The union budget for the year 2018-19, which is going to be the last full budget before the next parliamentary elections, was placed in the parliament on 1st February, 2018. Two big schemes have been proposed in this – one on health insurance and another on price insurance for the agricultural crops. The first scheme is supposed to cover 40% of the population and the second scheme is supposed to benefit more than 50% of the population who are dependent on agriculture for livelihood. Noted economist Prof. Prabhat Patnaik called the budget -“Fantabulous schemes with not a paisa earmarked” (www.thecitizen.in, 3rd February). Indeed the government has allotted no extra money to pay for the premium of this grand health insurance scheme, which is supposed to cover 10 crore households, for upto Rs.5 lakh per year. Noted agricultural economist Prof. Ashok Gulati said “Government’s claim that it has given support prices that are 50 per cent over input costs to farmers is a sleight of hand” (www.indianexpress.com, 6th February). And if the government actually sets the MSP at 150% of the total input cost - including the cost of family labour, imputed rent on owned land and interest on own capital (i.e. C2 and not A2), then there should have been sufficient allocation for that in the budget. The ex-finance minister Shri P.Chidambaram opined that the government just payed lip service to important sectors like health and education (www.indianexpress.com). In fact, as proportion of GDP, the expenditure on health is budgeted to come down from 0.32% in 2017-18 (revised estimate, RE) to 0.29% in 2018-19 (budget estimate, BE). Similarly, the budget expenditure on education will reduce from 0.49% to 0.45%.
The total revenue receipt of the central government is 8.97% of GDP in 2017-18 (RE) and it is expected to be 9.22% in 2018-19 (BE). Whereas, the central government expenditure has been budgeted to be 13% in 2018-19 (BE) as compared to that of 13.2% in 2017-18 (RE). As a result, the expected fiscal deficit is actually declining from 3.5% in 2017-18 (RE) to 3.3% in 2018-19 (BE).
There is large scale unemployment and underemployment across skill levels, along with the a lot of unutilised capacity in almost every sector of the economy. These two programmes would have enhanced the total government expenditure by at least 2% of GDP (i.e. by more than Rs. 3 lakh crore), if sufficient extra allocation would have been there in the budget. Such a boo fiscal boost was essential for employment generation at a large scale in the face of shrinking job opportunities.
People may have apprehensions regarding the efficiency of the model of private insurance based healthcare for the poorer sections of population. They may also have doubts about the efficiency of fixing an MSP to all crops, in all states, at 50% higher rate than the actual cost of production – possibly directing larger subsidy to the bigger land-owners. Still, it would have served the purpose to some extent.
However, the finance minister did not put any extra money for these two schemes because of the fear of higher fiscal deficit (as proportion of GDP). Enough number of empirical studies have shown that fiscal deficit doesn’t necessarily cause crowding-out of private investment or inflation, at least in Indian context. However, the Moody's rating then would have certainly gone down. India would not have been preferred by the international finance capital as an investment destination. This seems to be the trade-off between making international investors happy and making economic policy according to the domestic priorities. That is why, despite having grand plans, in my view, this budget remained constrained by Moody's ratings – money could not be allocated in the budget to materialise the plans.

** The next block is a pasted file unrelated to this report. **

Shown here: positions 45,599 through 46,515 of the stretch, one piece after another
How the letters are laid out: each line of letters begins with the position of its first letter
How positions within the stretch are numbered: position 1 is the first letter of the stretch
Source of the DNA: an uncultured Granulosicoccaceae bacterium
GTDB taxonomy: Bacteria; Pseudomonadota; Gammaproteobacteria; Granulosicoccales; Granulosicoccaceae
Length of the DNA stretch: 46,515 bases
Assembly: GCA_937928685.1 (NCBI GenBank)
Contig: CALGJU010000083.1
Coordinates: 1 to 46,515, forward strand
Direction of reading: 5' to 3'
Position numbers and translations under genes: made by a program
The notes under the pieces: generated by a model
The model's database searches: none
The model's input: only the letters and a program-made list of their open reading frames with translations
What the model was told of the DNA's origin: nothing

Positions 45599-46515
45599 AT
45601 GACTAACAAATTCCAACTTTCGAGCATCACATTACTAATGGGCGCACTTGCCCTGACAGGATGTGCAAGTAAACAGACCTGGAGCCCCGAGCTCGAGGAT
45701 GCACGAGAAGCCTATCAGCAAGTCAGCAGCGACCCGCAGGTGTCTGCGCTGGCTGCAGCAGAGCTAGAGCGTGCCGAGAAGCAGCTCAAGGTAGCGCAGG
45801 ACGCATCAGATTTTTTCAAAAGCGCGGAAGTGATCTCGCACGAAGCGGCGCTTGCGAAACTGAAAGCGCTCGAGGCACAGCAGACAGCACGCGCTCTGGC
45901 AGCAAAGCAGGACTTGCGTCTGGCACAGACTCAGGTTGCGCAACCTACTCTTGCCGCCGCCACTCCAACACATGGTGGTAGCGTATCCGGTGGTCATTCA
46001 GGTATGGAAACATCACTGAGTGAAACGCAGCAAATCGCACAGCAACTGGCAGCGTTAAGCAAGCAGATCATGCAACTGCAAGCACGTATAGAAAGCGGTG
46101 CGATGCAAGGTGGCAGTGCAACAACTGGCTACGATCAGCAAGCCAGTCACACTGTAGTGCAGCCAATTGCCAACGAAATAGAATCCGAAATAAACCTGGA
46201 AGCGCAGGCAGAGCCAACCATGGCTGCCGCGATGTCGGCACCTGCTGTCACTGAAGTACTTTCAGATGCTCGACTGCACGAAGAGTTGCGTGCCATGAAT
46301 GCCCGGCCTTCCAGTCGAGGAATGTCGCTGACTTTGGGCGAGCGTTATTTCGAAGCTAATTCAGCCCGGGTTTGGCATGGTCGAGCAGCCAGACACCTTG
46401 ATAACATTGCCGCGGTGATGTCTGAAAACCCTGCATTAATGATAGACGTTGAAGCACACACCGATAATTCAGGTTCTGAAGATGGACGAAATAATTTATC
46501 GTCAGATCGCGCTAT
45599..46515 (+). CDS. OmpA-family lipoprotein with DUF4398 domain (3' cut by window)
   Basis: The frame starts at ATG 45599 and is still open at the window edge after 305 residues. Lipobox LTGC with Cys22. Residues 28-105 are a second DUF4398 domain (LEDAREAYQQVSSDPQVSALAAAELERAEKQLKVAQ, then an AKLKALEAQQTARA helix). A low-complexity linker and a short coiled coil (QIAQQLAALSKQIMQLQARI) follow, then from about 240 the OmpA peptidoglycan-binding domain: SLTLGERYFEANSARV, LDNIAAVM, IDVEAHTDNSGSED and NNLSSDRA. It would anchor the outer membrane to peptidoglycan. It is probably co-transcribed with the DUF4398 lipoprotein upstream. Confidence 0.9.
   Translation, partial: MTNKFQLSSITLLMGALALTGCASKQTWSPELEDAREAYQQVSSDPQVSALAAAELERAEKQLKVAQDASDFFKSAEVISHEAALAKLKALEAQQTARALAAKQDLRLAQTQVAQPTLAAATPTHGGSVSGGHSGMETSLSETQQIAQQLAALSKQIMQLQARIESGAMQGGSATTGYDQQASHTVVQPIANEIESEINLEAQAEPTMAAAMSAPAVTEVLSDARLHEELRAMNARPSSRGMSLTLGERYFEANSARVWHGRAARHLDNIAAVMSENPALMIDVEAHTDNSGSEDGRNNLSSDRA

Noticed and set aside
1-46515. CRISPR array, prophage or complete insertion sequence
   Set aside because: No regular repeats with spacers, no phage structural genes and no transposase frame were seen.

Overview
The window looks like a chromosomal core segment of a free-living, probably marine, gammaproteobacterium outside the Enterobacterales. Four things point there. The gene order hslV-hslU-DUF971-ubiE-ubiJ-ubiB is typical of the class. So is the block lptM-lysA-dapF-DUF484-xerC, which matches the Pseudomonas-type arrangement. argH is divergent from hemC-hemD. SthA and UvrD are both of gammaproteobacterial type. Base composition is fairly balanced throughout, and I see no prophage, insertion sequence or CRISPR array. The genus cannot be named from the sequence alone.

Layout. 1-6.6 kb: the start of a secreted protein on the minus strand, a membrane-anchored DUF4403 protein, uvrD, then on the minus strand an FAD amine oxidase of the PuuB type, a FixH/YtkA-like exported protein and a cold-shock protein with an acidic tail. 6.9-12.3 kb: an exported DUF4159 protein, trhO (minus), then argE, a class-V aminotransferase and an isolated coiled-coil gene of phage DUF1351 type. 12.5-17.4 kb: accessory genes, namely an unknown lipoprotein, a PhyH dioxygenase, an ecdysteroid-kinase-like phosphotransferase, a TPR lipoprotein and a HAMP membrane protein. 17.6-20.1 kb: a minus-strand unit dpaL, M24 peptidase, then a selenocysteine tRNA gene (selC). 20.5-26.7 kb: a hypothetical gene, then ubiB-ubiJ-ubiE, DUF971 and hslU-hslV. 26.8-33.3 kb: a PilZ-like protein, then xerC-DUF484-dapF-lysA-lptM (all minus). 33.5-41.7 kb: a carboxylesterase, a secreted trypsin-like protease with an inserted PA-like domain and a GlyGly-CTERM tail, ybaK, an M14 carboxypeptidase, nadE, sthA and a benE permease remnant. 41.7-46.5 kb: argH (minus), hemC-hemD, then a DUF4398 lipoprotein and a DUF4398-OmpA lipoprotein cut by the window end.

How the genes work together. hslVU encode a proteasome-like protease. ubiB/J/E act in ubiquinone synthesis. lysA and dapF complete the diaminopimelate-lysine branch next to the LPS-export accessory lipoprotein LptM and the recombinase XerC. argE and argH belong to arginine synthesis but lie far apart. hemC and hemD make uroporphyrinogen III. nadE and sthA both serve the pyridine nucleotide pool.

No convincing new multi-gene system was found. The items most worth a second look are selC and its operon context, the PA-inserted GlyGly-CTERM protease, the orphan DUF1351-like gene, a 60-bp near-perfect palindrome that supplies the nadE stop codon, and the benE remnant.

Interestingly, ‘Moody's Investors Service’ upgraded India’s rating as an investment destination, from the point of view of international finance capital, slightly (from Baa3 to Baa2) and changed the outlook from ‘stable’ to ‘positive’ in last November (17th November, 2017). However, Moody's warned that India’s rating could be downgraded if its fiscal metrics and the outlook for general government fiscal consolidation deteriorates (See A.R.Mishra, www.thelivemint.com, 18th November, 2017). And after the budget, Moody's analyst told that India's 2018-19 budget is in line with the government's fiscal consolidation path, adding that it reinforced the credit ratings agency's recent rating upgrade for the country (www.economictimes.indiatimes.com). Therefore, not only the size of this year’s budget, but all budgets in the recent past are being constrained by the fiscal conservatism as per the wish of international finance capital.
The enactment of the fiscal responsibility and the budget management (FRBM) Act and the report of its review committee with more stringent conditionality are in place to please the international investors. The space for Keynesian expansionary fiscal policy to generate larger employment opportunities under a demand constrained situation has been curbed by the Moody's ratings. The expected rate of return on investment has relatively come down, the business confidence is relatively low, the investment rate is falling, the non-food credit offtake is not growing, the non-performing assets are piling up in the commercial banks and the job opportunities are drying up in India today. But, still we had to reduce the capital expenditure as a proportion to GDP, and could not even think of going for an expansionary budget because of the perceived fear of being downgraded in the eyes of the owners of the international finance capital. The fiscal space for government policy making in this country is ultimately being constrained by the international rating agencies.